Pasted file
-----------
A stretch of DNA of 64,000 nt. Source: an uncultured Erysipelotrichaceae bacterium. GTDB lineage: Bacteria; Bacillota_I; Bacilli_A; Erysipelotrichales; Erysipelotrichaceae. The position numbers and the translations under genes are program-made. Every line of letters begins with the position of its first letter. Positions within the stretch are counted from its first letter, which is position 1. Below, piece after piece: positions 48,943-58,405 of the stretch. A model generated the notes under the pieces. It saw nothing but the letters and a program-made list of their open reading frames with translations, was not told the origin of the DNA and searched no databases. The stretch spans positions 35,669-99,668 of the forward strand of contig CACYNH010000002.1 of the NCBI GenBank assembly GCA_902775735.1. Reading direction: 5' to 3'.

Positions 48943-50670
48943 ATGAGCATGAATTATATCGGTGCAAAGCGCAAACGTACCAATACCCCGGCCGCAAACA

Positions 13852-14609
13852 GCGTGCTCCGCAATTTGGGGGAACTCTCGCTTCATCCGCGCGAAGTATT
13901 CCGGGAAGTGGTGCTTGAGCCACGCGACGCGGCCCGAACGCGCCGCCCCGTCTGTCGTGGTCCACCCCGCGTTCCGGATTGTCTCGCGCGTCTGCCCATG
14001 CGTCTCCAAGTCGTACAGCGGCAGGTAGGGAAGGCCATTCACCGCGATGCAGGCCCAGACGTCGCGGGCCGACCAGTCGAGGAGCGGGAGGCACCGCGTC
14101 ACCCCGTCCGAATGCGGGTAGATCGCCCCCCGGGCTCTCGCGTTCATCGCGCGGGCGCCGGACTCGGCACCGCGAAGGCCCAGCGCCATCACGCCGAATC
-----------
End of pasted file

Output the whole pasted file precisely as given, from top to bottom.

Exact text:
A stretch of DNA of 64,000 nt. Source: an uncultured Erysipelotrichaceae bacterium. GTDB lineage: Bacteria; Bacillota_I; Bacilli_A; Erysipelotrichales; Erysipelotrichaceae. The position numbers and the translations under genes are program-made. Every line of letters begins with the position of its first letter. Positions within the stretch are counted from its first letter, which is position 1. Below, piece after piece: positions 48,943-58,405 of the stretch. A model generated the notes under the pieces. It saw nothing but the letters and a program-made list of their open reading frames with translations, was not told the origin of the DNA and searched no databases. The stretch spans positions 35,669-99,668 of the forward strand of contig CACYNH010000002.1 of the NCBI GenBank assembly GCA_902775735.1. Reading direction: 5' to 3'.

Positions 48943-50670
48943 ATGAGCATGAATTATATCGGTGCAAAGCGCAAACGTACCAATACCCCGGCCGCAAACA

Positions 13852-14609
13852 GCGTGCTCCGCAATTTGGGGGAACTCTCGCTTCATCCGCGCGAAGTATT
13901 CCGGGAAGTGGTGCTTGAGCCACGCGACGCGGCCCGAACGCGCCGCCCCGTCTGTCGTGGTCCACCCCGCGTTCCGGATTGTCTCGCGCGTCTGCCCATG
14001 CGTCTCCAAGTCGTACAGCGGCAGGTAGGGAAGGCCATTCACCGCGATGCAGGCCCAGACGTCGCGGGCCGACCAGTCGAGGAGCGGGAGGCACCGCGTC
14101 ACCCCGTCCGAATGCGGGTAGATCGCCCCCCGGGCTCTCGCGTTCATCGCGCGGGCGCCGGACTCGGCACCGCGAAGGCCCAGCGCCATCACGCCGAATC